Colorado Cider Company releases Pato Feo, Brett Cider on Cherries in April

imageFrom Colorado Cider:

Colorado Cider Company, April 10th, 2017, Denver, CO - Colorado Cider Company is mildly enthused (O.K., we’re excited) to be releasing our first brettanomyces fermented cider; Pato Feo.  Our cidery has been playing around with spontaneous fermentation, lactobacillus, and barrel-aging since opening in 2011.  The batches have been exclusive to our tasting room and festivals in the past and haven’t been released to the general market until now.

Pato Feo, a cider fermented with a brettanomyces yeast strain and barrel-aged on cherries for over a year, will be released later this month in limited quantities across Colorado.  With notes of tart cherries, earth, oak, a rounding acidity and balancing dose of brett, this cider is designed to push the boundaries of the cider market in Colorado.
“There’s a long European tradition of wild fermentation in cider and this is something you will see more of in the United States,’ says Brad Page, Co-founder of Colorado Cider Company.

‘We Call it Pato Feo the “Ugly Duck” as it was sort of shunned in the corner of the cidery until it started to reveal its beauty after months of barrel-aging.  Brettanomyces is not something most wineries would introduce on purpose, so we had a bit of a debate about even doing this amongst our cidermaker’s.  Our hope is to one day have a separate facility for doing these types of ciders.” Says Page.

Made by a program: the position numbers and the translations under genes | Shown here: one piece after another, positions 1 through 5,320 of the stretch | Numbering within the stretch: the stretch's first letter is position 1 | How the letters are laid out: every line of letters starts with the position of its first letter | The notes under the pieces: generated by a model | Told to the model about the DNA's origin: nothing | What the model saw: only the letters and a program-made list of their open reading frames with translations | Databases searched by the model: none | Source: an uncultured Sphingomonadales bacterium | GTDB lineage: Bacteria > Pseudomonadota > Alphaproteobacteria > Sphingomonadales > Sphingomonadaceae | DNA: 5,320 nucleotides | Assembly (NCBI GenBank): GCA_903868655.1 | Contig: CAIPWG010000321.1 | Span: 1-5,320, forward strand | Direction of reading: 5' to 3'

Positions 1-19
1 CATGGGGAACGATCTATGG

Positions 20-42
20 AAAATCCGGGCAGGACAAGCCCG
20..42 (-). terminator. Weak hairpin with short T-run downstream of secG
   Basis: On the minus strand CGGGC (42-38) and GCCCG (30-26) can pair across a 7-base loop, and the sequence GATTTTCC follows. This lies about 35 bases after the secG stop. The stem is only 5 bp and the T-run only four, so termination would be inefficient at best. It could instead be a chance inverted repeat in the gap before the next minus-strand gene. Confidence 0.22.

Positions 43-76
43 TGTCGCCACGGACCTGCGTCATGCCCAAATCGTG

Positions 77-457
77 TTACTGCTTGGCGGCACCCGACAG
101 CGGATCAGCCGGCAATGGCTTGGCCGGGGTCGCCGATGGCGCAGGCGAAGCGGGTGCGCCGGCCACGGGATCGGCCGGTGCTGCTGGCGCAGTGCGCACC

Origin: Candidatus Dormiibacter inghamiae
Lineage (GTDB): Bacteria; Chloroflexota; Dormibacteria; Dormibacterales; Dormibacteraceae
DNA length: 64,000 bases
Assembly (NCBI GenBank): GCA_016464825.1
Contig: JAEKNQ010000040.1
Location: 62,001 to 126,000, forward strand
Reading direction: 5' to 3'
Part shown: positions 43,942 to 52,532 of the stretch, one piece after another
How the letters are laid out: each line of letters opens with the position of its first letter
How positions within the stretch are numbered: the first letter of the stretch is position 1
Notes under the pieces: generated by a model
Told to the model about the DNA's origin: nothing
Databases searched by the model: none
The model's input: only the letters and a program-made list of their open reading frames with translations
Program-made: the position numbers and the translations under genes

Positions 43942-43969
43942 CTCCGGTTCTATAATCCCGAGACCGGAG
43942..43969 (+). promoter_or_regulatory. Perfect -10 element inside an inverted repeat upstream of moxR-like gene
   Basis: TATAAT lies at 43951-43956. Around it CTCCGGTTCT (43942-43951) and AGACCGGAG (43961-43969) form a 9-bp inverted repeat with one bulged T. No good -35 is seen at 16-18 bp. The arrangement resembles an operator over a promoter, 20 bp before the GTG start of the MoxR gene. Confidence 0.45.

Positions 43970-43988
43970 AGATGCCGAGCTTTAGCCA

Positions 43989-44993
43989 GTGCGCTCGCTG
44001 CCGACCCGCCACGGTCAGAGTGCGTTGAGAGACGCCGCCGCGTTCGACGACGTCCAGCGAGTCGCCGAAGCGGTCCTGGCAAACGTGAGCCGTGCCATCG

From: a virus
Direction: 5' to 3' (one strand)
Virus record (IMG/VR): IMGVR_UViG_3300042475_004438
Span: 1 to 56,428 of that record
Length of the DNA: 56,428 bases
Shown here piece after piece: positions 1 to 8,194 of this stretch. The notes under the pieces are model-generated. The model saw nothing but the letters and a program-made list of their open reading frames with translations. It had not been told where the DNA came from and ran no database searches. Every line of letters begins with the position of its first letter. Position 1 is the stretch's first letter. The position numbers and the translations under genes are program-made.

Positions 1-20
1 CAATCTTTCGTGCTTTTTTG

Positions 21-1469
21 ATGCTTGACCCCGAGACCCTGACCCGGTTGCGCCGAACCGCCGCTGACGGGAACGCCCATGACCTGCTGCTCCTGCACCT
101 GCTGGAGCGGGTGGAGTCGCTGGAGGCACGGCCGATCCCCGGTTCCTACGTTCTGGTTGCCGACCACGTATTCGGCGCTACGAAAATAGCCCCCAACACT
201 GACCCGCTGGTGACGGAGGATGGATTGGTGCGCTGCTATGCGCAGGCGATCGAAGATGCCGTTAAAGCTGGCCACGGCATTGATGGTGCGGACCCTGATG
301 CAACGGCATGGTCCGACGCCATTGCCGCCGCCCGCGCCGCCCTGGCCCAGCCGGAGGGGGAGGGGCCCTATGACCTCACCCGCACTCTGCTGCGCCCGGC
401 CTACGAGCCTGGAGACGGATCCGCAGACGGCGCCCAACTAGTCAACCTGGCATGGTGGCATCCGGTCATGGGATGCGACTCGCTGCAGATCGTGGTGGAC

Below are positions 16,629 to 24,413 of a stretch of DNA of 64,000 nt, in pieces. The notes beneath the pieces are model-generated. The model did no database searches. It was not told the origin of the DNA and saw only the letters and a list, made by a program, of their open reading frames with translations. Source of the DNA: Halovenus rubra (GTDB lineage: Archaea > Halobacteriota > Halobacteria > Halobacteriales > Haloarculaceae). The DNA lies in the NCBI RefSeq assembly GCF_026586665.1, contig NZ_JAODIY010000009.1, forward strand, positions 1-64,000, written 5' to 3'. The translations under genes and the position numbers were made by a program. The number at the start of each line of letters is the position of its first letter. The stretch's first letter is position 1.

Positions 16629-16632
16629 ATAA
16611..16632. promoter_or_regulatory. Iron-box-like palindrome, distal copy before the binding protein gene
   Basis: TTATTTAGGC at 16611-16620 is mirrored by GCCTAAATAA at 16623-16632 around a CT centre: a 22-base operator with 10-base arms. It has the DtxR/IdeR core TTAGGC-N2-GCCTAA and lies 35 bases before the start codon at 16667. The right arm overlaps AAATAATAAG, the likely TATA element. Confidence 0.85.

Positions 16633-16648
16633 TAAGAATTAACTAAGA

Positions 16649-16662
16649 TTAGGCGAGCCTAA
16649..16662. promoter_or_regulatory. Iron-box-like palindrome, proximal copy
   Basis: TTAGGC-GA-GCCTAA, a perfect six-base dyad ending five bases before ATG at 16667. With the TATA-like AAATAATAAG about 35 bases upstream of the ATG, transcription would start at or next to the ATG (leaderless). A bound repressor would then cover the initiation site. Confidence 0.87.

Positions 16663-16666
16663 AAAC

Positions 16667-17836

Pato Feo, will be released in 750ml bottles and limited draft this April.  Look for more specialty ciders throughout 2017 from Colorado Cider Company, including Block One, an orchard based cider made with a blend of ten different varieties of cider apples harvested from our orchard in Hotchkiss, Colorado.

About Bil Cord

Founder, owner, author, graphic designer, CEO, CFO, webmaster, president, mechanic and janitor for mybeerbuzz.com. Producer and Co-host of the WILK Friday BeerBuzz live weekly craft beer radio show. Small craft-brewer of the craft beer news sites and one-man-band with way too many instruments to play.

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